According to a new book, the United States’ decline in the race for global innovation advantage stems from a complacent and politically polarized America. Unless changes are made the US is fated for a slow, painful decline
In INNOVATION ECONOMICS: The Race for Global Advantage (Yale University Press; September 2012; hardcover), Robert D. Atkinson and Stephen J. Ezell, president and senior analyst, respectively, of the Information Technology and Innovation Foundation, explain that economic growth hinges on the ability to create new products, services, processes, or ways of doing business. The argue that while the U.S. has allowed manufacturing sector to decline rapidly, shifted R&D overseas, and squandered its resources on speculation, other nations have made the investments in innovation a priority.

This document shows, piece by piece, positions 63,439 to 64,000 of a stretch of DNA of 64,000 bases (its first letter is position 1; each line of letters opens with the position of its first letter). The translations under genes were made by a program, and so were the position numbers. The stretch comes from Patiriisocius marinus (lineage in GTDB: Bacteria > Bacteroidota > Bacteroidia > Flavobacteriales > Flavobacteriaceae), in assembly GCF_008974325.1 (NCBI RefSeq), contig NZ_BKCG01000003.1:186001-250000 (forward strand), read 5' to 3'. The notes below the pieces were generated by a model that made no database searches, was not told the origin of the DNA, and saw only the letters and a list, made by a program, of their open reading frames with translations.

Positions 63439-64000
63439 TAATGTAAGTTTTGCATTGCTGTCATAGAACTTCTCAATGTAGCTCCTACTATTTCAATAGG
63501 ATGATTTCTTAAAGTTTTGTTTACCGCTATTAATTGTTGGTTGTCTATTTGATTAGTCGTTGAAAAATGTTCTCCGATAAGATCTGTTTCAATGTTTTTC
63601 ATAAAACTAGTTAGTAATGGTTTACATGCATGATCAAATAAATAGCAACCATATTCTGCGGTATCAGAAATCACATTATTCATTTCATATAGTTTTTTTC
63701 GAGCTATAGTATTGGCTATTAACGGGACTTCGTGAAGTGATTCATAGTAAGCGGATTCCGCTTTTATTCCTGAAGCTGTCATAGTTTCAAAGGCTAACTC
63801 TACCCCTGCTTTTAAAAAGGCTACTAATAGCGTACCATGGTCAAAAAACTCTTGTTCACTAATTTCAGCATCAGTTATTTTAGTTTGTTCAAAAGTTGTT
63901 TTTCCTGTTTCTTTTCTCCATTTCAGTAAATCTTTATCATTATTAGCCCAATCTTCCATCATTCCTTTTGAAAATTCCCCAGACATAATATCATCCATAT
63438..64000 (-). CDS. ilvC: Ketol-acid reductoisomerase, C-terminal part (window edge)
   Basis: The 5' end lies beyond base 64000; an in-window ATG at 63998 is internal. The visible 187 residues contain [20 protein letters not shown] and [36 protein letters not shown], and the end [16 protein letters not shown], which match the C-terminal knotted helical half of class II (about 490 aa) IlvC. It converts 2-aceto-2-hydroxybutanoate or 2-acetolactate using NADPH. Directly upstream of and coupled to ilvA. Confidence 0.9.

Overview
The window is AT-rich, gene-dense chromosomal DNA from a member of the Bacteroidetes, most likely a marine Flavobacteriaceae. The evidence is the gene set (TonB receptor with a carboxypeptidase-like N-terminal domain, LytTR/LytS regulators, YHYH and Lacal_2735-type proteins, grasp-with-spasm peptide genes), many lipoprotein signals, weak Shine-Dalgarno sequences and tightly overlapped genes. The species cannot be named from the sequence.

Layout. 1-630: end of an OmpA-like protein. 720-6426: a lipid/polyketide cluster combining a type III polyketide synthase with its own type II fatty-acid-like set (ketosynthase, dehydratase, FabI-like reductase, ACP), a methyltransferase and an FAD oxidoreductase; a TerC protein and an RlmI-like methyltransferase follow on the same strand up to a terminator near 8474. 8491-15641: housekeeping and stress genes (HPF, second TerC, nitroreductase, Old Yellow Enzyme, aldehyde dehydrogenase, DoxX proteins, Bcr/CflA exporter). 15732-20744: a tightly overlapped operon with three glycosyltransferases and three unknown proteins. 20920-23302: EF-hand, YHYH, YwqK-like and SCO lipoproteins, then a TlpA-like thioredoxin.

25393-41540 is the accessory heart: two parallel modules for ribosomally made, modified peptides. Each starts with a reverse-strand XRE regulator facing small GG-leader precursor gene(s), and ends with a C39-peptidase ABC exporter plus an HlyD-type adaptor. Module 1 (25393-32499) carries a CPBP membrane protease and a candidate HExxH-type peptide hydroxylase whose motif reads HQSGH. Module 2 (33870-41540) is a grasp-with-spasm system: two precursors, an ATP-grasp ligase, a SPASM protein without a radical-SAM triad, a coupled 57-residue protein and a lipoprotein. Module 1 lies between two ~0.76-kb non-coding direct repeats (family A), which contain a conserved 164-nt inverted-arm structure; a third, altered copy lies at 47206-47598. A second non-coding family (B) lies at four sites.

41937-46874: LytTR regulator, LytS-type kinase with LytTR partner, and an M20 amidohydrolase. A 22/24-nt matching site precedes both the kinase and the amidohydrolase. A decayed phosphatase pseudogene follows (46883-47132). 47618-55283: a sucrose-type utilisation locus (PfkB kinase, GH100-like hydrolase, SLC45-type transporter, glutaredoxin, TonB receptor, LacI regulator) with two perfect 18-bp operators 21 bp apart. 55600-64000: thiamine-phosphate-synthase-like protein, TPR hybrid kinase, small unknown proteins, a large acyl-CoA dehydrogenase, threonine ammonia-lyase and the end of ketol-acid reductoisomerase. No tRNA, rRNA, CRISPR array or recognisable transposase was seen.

But what about Canada? We are encouraged by the recent media coverage of this story:
Armed with new cash, Ontario Cancer Institute to poach top researchersWith millions coming from fundraising campaign, Toronto’s Ontario Cancer Institute making bid to become best in world by hiring top international researchers.
Entry filed under: Biotechnology News.